Shibori Dye Resist

Shibori is a Japanese term for methods of dyeing fabric that include binding, stitching or folding the fabric prior to dyeing. The earliest known example of cloth dyed with shibori technique dates back to the 8th century when indigo was the main dye used. Tie-dye is a commonly used form of shibori.
There are an infinite number of ways one can bind, stitch, fold, twist or compress cloth for shibori and each way results in very different patterns. The results are also dependent upon the type of fabric used. Different techniques can be used in conjunction with one another to achieve even more elaborate results.
Types of shibori – Arashi, Itajimi, Kanoko, Kuno, and Nui.

Arashi (Japanese for “storm”) involved pole-wrapping. The fabric is wrapped around a pole or cylinder, then tightly bound and scrunched down on the pole prior to dyeing.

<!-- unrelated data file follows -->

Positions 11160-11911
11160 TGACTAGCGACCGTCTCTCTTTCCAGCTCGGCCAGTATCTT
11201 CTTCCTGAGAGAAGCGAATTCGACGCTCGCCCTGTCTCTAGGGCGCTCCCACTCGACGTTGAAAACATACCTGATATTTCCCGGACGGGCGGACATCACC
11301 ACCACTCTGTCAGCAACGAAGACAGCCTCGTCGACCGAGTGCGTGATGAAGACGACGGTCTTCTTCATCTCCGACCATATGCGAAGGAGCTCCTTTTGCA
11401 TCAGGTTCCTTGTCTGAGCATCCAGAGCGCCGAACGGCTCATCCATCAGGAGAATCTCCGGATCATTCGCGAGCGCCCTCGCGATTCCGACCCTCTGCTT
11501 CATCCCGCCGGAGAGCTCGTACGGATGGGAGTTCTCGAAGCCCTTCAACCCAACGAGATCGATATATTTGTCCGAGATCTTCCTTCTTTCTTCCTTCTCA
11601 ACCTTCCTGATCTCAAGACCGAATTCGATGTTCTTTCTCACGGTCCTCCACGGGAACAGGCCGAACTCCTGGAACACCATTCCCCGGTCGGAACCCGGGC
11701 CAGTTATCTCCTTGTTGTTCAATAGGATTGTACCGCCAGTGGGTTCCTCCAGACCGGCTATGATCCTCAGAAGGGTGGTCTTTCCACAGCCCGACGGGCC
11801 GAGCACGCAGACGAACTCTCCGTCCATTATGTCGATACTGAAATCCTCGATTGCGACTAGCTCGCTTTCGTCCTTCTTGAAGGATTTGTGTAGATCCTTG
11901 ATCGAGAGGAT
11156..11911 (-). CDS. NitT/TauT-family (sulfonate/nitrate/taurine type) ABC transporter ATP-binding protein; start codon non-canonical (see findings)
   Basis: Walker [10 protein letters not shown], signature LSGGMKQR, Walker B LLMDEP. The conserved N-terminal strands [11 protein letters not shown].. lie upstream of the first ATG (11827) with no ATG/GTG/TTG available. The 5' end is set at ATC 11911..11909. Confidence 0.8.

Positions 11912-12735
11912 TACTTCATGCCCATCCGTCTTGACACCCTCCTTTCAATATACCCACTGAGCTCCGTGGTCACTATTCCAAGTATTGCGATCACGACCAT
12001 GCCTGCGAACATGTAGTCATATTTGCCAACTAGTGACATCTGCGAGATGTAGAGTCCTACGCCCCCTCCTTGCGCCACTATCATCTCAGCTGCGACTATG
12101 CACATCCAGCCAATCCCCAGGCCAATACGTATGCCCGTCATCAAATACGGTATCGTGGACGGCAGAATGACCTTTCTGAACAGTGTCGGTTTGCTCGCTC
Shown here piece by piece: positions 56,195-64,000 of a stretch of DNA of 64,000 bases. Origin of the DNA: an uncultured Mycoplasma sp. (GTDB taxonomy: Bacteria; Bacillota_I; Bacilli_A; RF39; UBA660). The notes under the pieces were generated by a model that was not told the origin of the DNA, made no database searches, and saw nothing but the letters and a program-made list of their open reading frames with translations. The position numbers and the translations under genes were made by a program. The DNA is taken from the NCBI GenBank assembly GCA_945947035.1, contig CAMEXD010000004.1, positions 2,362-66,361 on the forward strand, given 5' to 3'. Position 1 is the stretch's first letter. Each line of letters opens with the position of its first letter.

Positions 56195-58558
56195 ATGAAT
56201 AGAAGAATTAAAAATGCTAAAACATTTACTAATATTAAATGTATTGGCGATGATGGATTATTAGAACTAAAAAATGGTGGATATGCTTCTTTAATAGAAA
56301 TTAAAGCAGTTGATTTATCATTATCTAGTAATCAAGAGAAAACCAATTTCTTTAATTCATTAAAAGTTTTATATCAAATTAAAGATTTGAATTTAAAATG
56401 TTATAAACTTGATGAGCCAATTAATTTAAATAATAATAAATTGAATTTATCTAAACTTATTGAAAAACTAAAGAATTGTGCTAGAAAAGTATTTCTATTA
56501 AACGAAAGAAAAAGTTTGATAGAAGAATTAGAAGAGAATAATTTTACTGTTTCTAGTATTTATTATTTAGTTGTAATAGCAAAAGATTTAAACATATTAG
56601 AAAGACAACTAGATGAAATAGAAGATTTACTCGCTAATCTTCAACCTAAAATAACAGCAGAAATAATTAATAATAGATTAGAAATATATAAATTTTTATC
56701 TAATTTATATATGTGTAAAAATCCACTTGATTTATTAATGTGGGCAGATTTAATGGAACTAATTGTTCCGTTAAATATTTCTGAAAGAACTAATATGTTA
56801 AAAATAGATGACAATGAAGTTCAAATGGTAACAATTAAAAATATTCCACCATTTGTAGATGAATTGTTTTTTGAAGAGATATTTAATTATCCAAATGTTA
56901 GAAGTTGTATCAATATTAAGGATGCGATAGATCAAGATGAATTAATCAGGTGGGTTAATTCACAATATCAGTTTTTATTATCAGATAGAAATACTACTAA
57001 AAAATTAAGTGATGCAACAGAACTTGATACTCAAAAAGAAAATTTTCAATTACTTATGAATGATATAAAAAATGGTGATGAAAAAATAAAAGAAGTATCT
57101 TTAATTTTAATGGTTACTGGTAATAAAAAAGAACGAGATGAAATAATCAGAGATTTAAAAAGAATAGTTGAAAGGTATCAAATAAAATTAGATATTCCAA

1. PVC pipes with caps (to reduce the amount of dye needed)

2. Fabric cut 9″ x 90″, stitched together using a long stitch length to form a tube of fabric, and scrunched tightly on pipe.

Pole-wrapped fabric placed in dye bath for 10 minutes for each color
2 mg/ml, 350 ml

3. Mixing Blue
4. Mixing Red
5. Golden Yellow

6. Dyed fabric
7. Batch 4 hours on a heating plate.

Remove fabric from pole and remove stitching.
Rinse out excess dye with cold water.
Wash with Blue Dawn in hot water.

Resulting fabric!

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